And so that posed an interesting point. So we're going to dive into this period here that's highlighted in blue. So we're going to dive into the period roughly since the peak. The peak really was a little bit later, but roughly since the peak of labor force participation. And we're going to look at this and we're going to break it out by demographics. And so this is what we find interesting. What I find interesting is that somewhere around the late '90s, early 2000s, labor force participation has been pretty flat-ish for most of the age demographics, right? 35 to 44 declined a little bit over time, but the stark change was that 16 to 24, workers ages 16 to 24 in the economy, their participation in labor force dropped substantially, and workers aged 55+, their participation in labor force increased substantially, almost proportionally. So not quite, there were more 16 to 24s declined than there was 55+ increases.

Now, part of this could be a function of sort of the acceptance of younger workers in the workplace. There are a lot of generational items that are impacting these numbers, but I think the biggest issue here is that the baby boomers turned 55, the oldest of the baby boomers turned 55 in 2001. And so what we're seeing here really is a material shift in our labor market. And that material shift really started in the '70s when the baby boomers came of age. But the material shift of participation in our labor force is a major increase in 55+ participation and a drop in the 16 to 24 demographic.

The reason this is interesting is because of something Jay Powell has said... Well, it's interesting because this chart, honestly, I kind of expected something to show that the baby boomers had increased their share of the labor market, I did not expect it to look this stark. But Jay Powell in his last two press conferences commented on labor force participation and highlighted that what we're actually seeing, and these numbers are since pandemic, you'll notice that every demographic is basically unchanged or slightly up actually in participation rates since pre-pandemic levels except for 55+.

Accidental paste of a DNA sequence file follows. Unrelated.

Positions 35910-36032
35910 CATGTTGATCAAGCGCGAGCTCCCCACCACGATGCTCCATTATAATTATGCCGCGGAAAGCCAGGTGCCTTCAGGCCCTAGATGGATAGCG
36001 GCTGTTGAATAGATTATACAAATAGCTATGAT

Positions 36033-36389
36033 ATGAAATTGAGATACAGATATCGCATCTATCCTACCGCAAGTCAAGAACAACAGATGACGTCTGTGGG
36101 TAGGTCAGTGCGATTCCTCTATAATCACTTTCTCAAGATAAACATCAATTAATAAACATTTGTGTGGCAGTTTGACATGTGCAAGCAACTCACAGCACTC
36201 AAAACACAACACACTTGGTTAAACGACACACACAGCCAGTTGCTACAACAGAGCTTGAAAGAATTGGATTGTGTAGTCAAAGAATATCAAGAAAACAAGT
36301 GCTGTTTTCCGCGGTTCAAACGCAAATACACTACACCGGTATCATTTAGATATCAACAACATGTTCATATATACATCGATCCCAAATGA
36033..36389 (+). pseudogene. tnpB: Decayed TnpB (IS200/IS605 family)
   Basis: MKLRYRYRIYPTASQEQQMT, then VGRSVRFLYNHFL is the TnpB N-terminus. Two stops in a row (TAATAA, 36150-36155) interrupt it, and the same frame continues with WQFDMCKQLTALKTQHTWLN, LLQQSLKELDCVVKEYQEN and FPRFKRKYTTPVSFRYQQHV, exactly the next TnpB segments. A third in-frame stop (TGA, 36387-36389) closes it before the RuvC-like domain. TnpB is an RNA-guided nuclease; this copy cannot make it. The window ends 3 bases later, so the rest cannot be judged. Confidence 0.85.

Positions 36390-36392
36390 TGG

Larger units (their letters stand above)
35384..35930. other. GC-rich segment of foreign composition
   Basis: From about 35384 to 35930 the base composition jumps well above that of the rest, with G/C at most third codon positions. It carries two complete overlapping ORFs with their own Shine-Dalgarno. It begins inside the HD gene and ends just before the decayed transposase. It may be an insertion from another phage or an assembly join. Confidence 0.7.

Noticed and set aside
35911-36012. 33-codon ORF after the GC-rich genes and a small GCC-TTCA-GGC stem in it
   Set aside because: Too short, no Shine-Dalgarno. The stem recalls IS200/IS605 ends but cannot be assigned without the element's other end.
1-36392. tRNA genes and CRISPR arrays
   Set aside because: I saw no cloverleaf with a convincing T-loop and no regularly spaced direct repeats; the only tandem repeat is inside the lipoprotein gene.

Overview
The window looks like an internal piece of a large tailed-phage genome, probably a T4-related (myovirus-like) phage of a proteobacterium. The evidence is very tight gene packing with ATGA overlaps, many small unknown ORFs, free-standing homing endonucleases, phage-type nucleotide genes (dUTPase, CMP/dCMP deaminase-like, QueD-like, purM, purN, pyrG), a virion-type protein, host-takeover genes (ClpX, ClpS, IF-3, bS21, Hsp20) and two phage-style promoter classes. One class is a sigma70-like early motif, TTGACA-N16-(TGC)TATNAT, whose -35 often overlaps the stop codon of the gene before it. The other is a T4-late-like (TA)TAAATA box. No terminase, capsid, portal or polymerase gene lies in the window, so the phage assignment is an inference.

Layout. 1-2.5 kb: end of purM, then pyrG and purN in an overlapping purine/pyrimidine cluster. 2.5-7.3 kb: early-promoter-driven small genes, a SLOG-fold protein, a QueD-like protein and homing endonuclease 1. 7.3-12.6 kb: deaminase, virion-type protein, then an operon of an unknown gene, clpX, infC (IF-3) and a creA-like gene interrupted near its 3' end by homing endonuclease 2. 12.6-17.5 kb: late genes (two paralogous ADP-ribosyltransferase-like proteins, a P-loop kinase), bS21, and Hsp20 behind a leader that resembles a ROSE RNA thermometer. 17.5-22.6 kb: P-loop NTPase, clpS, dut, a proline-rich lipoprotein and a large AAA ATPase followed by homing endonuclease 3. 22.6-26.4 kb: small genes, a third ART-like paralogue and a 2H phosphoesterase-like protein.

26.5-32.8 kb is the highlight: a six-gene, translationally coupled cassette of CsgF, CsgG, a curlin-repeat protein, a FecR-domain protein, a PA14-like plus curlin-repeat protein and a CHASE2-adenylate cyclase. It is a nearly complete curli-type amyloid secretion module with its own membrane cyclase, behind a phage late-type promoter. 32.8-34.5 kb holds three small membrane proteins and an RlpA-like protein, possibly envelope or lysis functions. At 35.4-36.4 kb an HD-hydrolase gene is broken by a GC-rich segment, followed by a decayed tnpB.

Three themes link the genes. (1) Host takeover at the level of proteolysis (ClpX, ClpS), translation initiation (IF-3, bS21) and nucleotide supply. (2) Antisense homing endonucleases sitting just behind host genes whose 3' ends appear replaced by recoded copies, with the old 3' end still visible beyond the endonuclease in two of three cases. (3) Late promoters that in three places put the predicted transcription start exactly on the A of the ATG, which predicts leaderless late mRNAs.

So what people think is, if we go back to thinking about labor force participation as a way to offset this supply/demand issue in the labor force, I think the thing that's going to get in the way of that argument is retirements. If folks are retiring, here's what happens, right? Someone retires, technically they're leaving the labor force, but they're not coming back unless they truly end up in an economically difficult situation. So they leave the labor force. But then on top of that, that 55+ employee gets paid a lot more than a 20-year-old. So let's say the $2 that are getting paid to the 55+ employee actually now goes to hiring two $1 employees in a younger demographic. And so those $2, they're still dollars being used for demand, it's just they're split up into a couple more folks.

The employment rate, you run the risk and the employment rate stays low for a much longer time because now we're employing a group that's been historically underemployed as another group finds themselves out of the labor market due to retirements. But this isn't like a job loss, right? When someone retires, they're actually spending money. They're actually just spending a different kind of money, right? It might be spending savings or retirement.


Venk Reddy: That's something that I think is rather important to consider, that we might be in a situation where unemployment is... it may increase a little bit. It's certainly at risk of increasing some, the Fed's expecting it to increase. But the level of unemployment increase we need to see to see consumer demand come down, to see inflation come down, it may just not be in the cards with what might be a demographic shift, as opposed to a short-term economic hiccup with respect to the labor markets. That brings us to the question I think a lot of investors are asking, especially if we are looking at our 401(k)s and our retirement accounts for 2022, is when are things going to start going back up?

With that, we have I think another, one last poll for you all, which is: What proportion of investors of you, of your clients, do you expect, and really for those who are advisors, I'd be curious what you think about your clients, do you expect to become net sellers of their stock or bond portfolios in the next 10 years? Because that's a headwind, right? We might be in a situation where just like last year we had quite a number of folks that were sellers of portfolios, at least tactically, or for tax law harvesting reasons. So, what do we expect to happen over the next 10 years? Paige, do we have results on this one?